Both employers and employees are enjoying gains from the work-from-home scenario. So why, if at all, do we need to return to the office? And if we do, what needs to change?
We all have unique needs, but there is one thing that unites us all: we are social creatures. We operate best when we feel a sense of belonging, of purpose, and of place. And through this some of us develop lasting friendships, some of us produce better results when we collaborate, and some of us learn best when we can see our mentors in action. But what these things all have in common is that they are face-to-face engagements.
As part of our new research, published in our Future Workspaces report, we spoke to an office designer and an architect to get the nitty gritty of what big changes to established practices would look like in reality.
We asked Kelly Stanton, Head of Design for professional consultancy firm Novus, for her take on the 2021 office:
“Consider where the magic used to happen in your work days, and where it’s missing now. Do you remember those big meetings, where a few of you would stay behind afterwards, to debrief and continue the conversation? That’s where the real collaboration was, and where the best ideas were generated. You can’t do that on Zoom. The end of a call is the end of a call. There is no stolen space for informal interaction.”
Michael Stokes, our Head of Employment, foresees another challenge altogether:
“Talent development is almost impossible to do from a distance. Experiential learning, not to mention job shadowing, is so key to the development of junior staff that it would become a roadblock in a 100% work- from-home society. 2021 needs to see some return to what was previously the norm, for the sake of the next generation of workers.”
But to work, next year’s offices need to face two major issues, says Kelly:
“The first is hyper-flexibility. We need larger, project-based rooms which focus on collaboration and the things you can’t get at home. Overspill areas to facilitate those magic moments. Flexible and adaptable environments, like moving walls. Fewer individual workspaces, more zoned spaces for groups and more ways to use these spaces.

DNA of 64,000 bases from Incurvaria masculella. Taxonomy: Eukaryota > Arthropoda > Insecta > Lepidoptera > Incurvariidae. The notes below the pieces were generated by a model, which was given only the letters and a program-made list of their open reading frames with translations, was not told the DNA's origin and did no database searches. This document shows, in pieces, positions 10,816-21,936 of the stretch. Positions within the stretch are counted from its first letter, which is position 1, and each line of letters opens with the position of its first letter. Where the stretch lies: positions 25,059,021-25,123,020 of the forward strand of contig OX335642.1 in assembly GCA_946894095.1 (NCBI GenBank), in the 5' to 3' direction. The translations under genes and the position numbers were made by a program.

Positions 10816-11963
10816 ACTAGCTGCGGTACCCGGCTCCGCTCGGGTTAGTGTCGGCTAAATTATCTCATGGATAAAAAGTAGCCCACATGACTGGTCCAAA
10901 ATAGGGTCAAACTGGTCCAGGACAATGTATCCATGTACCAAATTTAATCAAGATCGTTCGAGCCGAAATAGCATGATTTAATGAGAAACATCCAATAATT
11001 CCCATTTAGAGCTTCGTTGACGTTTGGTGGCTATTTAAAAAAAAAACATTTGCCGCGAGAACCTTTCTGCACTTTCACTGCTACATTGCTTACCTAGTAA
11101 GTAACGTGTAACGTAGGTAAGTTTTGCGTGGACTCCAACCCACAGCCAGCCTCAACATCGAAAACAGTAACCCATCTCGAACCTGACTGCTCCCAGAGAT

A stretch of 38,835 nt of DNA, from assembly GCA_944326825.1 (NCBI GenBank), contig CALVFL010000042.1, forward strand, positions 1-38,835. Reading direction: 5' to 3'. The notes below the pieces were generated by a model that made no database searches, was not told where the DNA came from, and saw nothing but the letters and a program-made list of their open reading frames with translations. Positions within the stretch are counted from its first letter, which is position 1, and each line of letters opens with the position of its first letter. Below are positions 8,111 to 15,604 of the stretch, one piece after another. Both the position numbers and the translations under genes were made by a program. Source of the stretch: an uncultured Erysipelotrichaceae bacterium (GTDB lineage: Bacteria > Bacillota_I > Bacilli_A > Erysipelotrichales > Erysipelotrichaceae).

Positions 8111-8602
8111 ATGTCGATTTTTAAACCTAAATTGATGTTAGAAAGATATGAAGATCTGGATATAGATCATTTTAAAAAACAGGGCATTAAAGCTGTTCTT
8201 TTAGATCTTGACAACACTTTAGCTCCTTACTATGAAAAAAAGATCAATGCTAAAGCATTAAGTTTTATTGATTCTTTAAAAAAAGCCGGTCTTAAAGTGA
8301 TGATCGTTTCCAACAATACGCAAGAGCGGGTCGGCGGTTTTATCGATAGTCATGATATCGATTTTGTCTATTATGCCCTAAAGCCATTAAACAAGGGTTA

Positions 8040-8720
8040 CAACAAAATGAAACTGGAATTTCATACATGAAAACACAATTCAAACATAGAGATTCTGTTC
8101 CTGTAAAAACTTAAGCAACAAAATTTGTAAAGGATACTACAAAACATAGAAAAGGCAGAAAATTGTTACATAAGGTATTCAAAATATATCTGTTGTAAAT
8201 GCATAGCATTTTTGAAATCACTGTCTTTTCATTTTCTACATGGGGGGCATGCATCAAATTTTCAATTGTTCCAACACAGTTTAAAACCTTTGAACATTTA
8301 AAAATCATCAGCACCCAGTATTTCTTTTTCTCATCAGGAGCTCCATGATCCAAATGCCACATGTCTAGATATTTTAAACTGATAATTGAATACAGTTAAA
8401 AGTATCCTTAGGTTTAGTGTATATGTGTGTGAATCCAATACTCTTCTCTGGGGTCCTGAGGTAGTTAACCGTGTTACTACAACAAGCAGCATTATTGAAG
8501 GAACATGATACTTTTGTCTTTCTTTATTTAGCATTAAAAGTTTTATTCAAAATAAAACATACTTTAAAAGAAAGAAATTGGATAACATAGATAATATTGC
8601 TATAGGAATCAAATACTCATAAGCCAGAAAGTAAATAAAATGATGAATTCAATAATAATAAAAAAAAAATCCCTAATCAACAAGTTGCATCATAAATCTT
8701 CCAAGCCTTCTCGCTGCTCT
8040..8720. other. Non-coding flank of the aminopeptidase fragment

“The second is de-stressors. We are living through the most stressful sustained period of most of our lives, and we don’t need to be reminded of this every time we look up and see a plastic screen. Alternative seating arrangements negate the need for this. Softer acoustics will boost wellbeing. More biophilic design, which uses the inherently calming elements of nature, can help keep us positive, productive, and effective. These are small changes, with big impacts, beyond the immediate health concerns.”
The post-Covid office therefore may require changes in many areas; structure, interior renovation, leasing negotiations, company policy document, working arrangements. It will become a change management project of its own accord this year, and we’re here to help.
We would also like to give you access to the full 95-page Future Workspaces report, of which office design is one of many topics discussed and debated. Download your free copy here.